Far more common than a gas supply interruption is a faulty pilot light. The pilot light is the flame or spark responsible for igniting the natural gas that flows into the burners. If you have an always-on pilot light, All Tech Heat & Air recommends checking to see if your pilot light has gone out if your system is blowing cold air. If it has, you can try to relight it according to the manufacturer’s instructions. If you can’t get it to relight, or it doesn’t stay lit after you light it, it’s likely that the thermocouple in your furnace is either dirty or faulty. The good news is that your furnace won’t allow gas to flow to the burners if it senses a problem with the pilot light. The bad news is that this problem could leave you with cold air blowing into your home.

Problem With Flame Sensor

If the pilot light and burners are working correctly, you might still get cold air blowing in your home if there’s a problem with the flame sensor. The flame sensor is the sensor that can shut off the flow of gas to the burners if the burners aren’t producing a flame. Unfortunately, if the flame sensor becomes dirty, it might fail to detect that there’s a flame, even if one is present. This will stop the flow of gas to the burners, thus extinguishing the flame and causing the warm air coming through the vents to transition to cold air. Fortunately, a technician from All Tech Heat & Air can easily test your furnace’s flame sensor to see if it’s the culprit of your cold-air problems. If it is, they can clean or replace it quickly and easily.

Major Problem With Ducts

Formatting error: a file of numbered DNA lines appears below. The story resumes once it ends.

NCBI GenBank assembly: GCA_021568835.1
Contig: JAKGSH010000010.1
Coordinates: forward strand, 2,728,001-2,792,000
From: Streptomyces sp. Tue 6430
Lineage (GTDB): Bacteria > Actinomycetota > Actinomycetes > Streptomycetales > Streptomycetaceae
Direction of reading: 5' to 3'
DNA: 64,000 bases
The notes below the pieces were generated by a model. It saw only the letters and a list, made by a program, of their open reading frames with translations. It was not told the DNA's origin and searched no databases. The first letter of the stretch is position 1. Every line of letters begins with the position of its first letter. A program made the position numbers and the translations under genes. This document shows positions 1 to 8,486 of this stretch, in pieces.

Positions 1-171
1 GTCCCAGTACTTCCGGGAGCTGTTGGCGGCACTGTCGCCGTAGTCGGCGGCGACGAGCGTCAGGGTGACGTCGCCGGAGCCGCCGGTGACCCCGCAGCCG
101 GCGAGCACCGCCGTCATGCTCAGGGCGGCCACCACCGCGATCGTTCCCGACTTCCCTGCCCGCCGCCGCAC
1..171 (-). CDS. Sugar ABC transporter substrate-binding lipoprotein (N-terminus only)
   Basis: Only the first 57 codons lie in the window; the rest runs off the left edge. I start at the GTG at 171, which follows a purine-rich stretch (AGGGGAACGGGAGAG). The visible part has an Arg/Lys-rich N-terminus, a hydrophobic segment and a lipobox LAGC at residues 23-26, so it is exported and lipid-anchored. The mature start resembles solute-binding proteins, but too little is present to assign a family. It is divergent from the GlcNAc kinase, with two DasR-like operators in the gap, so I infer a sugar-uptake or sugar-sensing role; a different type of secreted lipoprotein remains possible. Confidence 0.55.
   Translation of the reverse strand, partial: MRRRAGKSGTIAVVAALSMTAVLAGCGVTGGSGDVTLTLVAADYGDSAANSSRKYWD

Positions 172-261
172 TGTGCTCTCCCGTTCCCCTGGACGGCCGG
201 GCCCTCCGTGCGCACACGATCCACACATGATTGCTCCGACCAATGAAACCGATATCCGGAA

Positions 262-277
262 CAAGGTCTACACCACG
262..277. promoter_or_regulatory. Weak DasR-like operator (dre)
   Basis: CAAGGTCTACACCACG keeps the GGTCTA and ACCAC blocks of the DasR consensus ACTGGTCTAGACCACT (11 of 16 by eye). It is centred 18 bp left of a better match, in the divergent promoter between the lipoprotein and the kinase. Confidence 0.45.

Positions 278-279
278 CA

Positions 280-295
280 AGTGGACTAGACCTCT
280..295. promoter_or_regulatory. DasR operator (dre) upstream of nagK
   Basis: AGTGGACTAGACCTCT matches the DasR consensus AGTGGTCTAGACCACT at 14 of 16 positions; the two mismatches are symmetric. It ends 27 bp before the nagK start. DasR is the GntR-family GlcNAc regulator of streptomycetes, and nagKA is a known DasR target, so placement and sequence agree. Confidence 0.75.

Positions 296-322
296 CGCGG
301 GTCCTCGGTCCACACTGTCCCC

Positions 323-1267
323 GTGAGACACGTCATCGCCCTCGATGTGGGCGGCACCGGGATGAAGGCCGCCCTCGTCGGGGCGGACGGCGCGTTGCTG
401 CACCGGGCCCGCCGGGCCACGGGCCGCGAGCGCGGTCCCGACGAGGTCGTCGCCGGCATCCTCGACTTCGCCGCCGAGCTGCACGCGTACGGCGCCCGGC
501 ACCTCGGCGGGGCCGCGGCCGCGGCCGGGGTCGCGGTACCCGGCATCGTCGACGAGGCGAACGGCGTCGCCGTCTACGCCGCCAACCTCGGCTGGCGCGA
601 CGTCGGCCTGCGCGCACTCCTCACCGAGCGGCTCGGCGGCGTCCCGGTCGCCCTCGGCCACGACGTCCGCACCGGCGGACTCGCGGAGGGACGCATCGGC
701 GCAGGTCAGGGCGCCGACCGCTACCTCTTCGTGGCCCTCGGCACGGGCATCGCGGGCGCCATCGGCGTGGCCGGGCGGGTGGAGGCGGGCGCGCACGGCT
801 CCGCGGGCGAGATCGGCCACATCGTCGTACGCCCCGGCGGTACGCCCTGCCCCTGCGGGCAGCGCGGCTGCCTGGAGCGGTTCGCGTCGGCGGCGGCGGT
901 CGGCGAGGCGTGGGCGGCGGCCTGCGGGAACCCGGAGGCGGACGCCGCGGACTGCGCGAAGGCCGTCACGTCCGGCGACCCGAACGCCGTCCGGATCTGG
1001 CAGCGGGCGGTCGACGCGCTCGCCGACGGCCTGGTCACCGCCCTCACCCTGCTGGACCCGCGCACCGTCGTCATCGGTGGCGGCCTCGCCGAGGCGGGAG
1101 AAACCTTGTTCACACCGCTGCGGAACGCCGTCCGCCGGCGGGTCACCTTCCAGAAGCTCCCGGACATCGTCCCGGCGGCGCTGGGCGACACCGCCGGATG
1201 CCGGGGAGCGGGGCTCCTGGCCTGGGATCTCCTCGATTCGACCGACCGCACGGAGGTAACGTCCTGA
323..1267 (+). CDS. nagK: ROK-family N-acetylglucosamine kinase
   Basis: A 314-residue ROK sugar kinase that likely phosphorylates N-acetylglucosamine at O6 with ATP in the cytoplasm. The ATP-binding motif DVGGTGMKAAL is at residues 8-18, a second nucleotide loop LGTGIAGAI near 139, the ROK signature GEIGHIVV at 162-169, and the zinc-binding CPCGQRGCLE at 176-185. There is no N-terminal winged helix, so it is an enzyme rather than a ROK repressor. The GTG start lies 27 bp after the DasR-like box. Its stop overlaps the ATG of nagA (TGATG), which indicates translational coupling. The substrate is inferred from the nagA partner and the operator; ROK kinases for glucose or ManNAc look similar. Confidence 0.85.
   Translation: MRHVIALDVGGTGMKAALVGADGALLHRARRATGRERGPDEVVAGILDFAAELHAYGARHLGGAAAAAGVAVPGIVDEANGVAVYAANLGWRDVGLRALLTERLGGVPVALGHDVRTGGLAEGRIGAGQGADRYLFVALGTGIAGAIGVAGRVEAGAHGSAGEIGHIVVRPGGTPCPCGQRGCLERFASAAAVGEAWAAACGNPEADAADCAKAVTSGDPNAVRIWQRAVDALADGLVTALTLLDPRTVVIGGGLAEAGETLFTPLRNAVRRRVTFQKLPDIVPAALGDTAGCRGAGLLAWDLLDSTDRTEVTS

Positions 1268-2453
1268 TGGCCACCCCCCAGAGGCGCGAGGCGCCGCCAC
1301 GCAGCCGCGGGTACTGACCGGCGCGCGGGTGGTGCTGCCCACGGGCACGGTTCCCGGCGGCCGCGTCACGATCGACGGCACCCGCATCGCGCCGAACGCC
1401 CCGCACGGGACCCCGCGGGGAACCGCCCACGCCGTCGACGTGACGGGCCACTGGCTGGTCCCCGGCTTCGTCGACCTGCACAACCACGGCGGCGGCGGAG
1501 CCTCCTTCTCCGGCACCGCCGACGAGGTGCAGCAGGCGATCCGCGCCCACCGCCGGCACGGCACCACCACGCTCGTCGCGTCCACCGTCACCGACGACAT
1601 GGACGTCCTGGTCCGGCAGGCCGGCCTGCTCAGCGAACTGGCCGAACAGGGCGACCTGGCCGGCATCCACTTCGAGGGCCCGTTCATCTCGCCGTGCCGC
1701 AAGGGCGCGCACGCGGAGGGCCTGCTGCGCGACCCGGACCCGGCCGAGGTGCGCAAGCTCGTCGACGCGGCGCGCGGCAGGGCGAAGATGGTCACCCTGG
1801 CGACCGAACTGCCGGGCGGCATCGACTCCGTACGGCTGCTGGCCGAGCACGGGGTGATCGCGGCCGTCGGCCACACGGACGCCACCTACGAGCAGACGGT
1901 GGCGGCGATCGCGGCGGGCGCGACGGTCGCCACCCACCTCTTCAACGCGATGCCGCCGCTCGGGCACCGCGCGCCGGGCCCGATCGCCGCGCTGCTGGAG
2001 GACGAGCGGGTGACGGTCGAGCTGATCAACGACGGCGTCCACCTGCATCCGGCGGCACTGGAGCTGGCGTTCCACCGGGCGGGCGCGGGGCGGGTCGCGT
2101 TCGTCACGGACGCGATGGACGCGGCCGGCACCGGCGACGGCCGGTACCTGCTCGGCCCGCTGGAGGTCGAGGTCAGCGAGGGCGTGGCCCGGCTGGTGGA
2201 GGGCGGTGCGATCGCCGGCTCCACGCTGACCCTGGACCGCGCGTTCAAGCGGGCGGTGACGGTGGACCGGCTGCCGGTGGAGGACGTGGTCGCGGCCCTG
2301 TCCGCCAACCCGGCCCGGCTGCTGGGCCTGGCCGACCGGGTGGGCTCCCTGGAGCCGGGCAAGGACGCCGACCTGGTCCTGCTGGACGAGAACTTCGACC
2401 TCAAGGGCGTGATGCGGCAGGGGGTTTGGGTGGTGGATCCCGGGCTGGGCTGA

Of course, there could be times when your furnace is working perfectly, but you’re still noticing cold air blowing into your home. If that describes your situation, one potential culprit is your home’s ducts. Typically, conditioned air leaves the furnace and travels to the vents without losing too much heat energy. However, if your home’s ducts are clogged, leaky, or poorly insulated, the temperature of the air could drop significantly before it reaches its final destination. To check for duct problems, a technician from All Tech Heat & Air can put a camera into your vents. If the ducts are clogged, duct cleaning will remove the dust and debris to restore adequate airflow. For leaky ducts, the holes or gaps in the ducts can be patched to prevent cold air from leaking into the ducts. You can correct poorly insulated ducts in a variety of ways depending on the location of the ducts.

Bad Heating Element

For the most part, this guide has focused on gas furnaces. What if you have an electric furnace, though, and you’re having problems with the furnace blowing cold air? A likely culprit in this situation is a problem with one or more of the furnace’s heating elements. These are coils of wire that are resistant to electricity. Over time, the metal in the heating elements can become brittle as it goes through hundreds of rapid temperature changes. Eventually, this can cause the heating element to break, preventing the furnace from operating properly. Depending on the furnace, you may be able to replace the heating element, or you may need a new furnace from All Tech Heat & Air.

Furnace Repair on the Coldest Days

At All Tech Heat & Air, we understand that home comfort is a high priority when it’s cold outside. That’s why we work hard to provide top-notch air conditioner installations, furnace repairs, geothermal system installations, and much more. With over 20 years of service under our belts, you can be confident that we’ll treat you with professionalism and respect every time you give us a call. That’s why we’re able to maintain an A+ rating with the Better Business Bureau and continually receive five-star customer reviews. To learn more about repairing furnace problems, contact us at All Tech Heat & Air today.

Dan Addi
Dan Addi

Director of Operations

Dan Addi is the Director of Operations for All Tech Heat & Air, and has 20 years of experience.